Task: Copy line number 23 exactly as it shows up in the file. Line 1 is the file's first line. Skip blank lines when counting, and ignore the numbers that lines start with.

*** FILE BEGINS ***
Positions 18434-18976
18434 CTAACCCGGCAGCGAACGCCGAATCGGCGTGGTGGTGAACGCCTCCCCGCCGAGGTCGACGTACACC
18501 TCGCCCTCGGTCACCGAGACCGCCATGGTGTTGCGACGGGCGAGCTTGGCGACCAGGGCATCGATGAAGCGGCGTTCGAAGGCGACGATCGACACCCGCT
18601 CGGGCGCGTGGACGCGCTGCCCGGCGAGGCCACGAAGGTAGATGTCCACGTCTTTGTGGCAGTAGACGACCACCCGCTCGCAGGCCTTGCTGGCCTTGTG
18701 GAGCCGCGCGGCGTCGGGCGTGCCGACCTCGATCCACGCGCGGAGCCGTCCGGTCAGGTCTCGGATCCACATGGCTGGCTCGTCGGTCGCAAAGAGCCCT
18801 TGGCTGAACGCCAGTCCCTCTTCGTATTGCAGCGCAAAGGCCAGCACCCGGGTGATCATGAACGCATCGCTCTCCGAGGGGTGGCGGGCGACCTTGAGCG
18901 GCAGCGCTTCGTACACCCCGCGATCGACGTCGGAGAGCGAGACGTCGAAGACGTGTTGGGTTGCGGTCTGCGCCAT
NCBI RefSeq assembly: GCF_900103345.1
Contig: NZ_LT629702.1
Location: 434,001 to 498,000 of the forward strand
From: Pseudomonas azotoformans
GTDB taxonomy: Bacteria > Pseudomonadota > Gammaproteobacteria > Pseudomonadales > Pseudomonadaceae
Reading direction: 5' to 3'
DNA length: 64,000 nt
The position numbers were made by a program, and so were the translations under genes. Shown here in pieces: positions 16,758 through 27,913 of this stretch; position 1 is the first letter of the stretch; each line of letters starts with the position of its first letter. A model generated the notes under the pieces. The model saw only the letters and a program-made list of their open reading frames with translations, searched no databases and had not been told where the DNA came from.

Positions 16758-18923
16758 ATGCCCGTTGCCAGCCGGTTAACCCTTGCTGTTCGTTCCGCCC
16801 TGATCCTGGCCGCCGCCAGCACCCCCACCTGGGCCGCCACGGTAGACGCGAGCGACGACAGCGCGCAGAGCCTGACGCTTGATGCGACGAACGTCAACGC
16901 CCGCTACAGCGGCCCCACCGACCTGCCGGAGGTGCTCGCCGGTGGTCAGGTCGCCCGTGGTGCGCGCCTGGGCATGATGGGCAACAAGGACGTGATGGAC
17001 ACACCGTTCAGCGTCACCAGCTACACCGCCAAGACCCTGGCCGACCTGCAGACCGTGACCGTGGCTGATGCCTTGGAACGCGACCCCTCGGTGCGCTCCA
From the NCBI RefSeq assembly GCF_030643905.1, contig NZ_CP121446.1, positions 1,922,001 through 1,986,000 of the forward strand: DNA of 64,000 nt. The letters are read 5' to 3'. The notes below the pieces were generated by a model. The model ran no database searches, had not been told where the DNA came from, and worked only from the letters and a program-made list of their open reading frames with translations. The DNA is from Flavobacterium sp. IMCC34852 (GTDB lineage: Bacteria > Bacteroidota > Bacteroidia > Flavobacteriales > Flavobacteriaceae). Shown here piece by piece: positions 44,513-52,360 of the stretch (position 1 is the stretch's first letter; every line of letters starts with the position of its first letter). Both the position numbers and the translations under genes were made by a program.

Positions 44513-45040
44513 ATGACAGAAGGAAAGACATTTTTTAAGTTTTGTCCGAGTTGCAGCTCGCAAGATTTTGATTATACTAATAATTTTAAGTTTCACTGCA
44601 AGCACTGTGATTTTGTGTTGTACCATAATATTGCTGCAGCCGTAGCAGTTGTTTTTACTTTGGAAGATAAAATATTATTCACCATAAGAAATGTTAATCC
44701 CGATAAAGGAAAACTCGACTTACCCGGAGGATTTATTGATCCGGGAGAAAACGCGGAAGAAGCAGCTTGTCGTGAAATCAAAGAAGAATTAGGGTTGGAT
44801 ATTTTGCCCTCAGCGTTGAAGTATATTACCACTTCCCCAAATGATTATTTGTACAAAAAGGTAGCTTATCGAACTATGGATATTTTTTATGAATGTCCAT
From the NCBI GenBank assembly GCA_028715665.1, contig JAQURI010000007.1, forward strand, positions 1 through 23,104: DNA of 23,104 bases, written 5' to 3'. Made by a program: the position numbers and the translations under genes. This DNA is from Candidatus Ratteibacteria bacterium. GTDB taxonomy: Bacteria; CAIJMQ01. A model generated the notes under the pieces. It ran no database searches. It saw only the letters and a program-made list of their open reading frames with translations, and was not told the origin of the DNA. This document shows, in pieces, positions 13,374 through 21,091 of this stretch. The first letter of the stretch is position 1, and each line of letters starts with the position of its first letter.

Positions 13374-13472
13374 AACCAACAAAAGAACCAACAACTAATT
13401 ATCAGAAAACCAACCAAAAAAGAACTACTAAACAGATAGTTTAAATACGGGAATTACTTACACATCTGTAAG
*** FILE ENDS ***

44513 ATGACAGAAGGAAAGACATTTTTTAAGTTTTGTCCGAGTTGCAGCTCGCAAGATTTTGATTATACTAATAATTTTAAGTTTCACTGCA